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Is it a magpie or a goose?

Find out more about this water bird with an unusual name.

A magpie goose

Is it a Magpie? Is it a Goose?'s a Magpie Goose! 

And even though their name has the word magpie in it, Magpie Geese are not related to our famous Australian Magpies.

The Magpie Goose is a large black and white waterbird with orange feet and legs. It has a characteristic bump on its head, which is larger on males and gets bigger as they age.

These geese sleep in trees

As opposed to most other waterbirds, Magpie Geese have partially webbed feet with claws and a strong hind toe, making them the only goose in the world being able to sleep in trees!

Living close to food and water

Magpie Geese like to live in well-vegetated freshwater wetlands where they feed on aquatic plants, as well as other vegetation such as grass seeds, bulbs and wild rice. These birds are not truly migratory and tend to follow food and water availability. 

Here on the Sunshine Coast, they can generally be seen year-round but more so in summer and during the breeding season, which peaks from about January until April, depending on rainfall.

It takes three to raise a family

During the breeding season, most Magpie Geese will form a trio of two females and one lucky male, with the two females laying their eggs in the same nest and the three adults sharing the incubation and rearing of the goslings. 

Hatchlings mainly eat wild rice seeds, which allows them to grow exponentially in very little time. In fact, during the first seven weeks of their life, young Magpie Geese can multiply their weight by 20 times.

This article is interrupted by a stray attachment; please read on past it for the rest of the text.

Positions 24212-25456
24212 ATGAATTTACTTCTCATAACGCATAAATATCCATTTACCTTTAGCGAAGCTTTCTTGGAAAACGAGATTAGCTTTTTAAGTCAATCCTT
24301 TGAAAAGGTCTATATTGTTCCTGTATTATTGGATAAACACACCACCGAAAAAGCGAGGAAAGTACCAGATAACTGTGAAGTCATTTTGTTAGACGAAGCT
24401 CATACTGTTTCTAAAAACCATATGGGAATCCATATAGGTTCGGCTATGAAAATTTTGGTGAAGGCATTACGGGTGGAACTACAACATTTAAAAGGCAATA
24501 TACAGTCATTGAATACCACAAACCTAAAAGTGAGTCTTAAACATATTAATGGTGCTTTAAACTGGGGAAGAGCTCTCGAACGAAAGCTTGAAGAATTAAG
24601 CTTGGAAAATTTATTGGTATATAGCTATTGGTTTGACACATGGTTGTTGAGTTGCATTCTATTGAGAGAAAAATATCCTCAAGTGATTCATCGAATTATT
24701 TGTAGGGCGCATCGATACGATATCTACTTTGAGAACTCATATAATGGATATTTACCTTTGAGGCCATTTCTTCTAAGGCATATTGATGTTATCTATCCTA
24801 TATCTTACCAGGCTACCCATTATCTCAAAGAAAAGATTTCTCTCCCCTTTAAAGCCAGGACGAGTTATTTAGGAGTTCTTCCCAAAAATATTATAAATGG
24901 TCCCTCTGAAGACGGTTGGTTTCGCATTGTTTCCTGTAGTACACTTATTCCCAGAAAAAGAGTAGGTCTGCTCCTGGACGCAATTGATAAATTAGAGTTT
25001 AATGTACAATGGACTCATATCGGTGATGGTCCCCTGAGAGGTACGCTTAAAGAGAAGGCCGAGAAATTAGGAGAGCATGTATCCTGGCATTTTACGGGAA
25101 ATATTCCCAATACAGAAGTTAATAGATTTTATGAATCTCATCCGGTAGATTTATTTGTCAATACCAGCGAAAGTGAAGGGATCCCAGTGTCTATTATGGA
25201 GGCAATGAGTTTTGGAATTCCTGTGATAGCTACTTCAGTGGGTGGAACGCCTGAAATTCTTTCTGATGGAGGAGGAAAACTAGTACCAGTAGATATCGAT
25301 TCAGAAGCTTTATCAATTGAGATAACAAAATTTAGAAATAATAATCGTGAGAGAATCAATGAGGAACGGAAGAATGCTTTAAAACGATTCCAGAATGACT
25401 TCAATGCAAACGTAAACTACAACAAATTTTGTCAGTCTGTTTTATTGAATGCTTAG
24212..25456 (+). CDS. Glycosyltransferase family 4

If we compare that to a human baby, this means that a 3kg baby at birth would weigh 60kgs at 7 weeks old! Crazy, right?!

A Magpie Goose gosling

Call of the Magpie Geese

If you are lucky enough to visit a wetland or a swamp and see a flock of Magpie Geese, you will be greeted by the deep and powerful honks of the birds resonating in the air. If you would like to see Magpie Geese in one of Sunshine Coast Council's environment reserves, grab a pair of binoculars and head out to the Parklakes Wetlands or Maroochy Wetlands Sanctuary in Bli Bli. 

You may even be able to spot them with their young at this time of the year!

Magpie Geese are not currently of conservation concern, however their home is under pressure from factors such as habitat loss and modification, as well as climate change and sea level rise, which means that they could be at risk in the future.

How you can help our wetlands

  • avoid using chemicals (fertilisers, insecticide) in your garden, and try switching to organic alternatives such as animal manure to help your plants grow
  • conserve water by turning the tap off when not needed, or harvesting rainwater if you can
  • reduce your plastic usage and recycle as much as you can.

Love where we live and co-exist with nature in our wildlife friendly biosphere with these tips

  • stay on the designated walkway and out of the dunes and bush
  • keep your dogs on a lead and pick up after them
  • bin your rubbish to keep our beautiful Sunshine Coast clean and litter free.


Sunshine Coast Council acknowledges the Sunshine Coast Country, home of the Kabi Kabi peoples and the Jinibara peoples, the Traditional Custodians, whose lands and waters we all now share. We wish to pay respect to their Elders – past, present and emerging, and acknowledge the important role First Nations people continue to play within the Sunshine Coast community.

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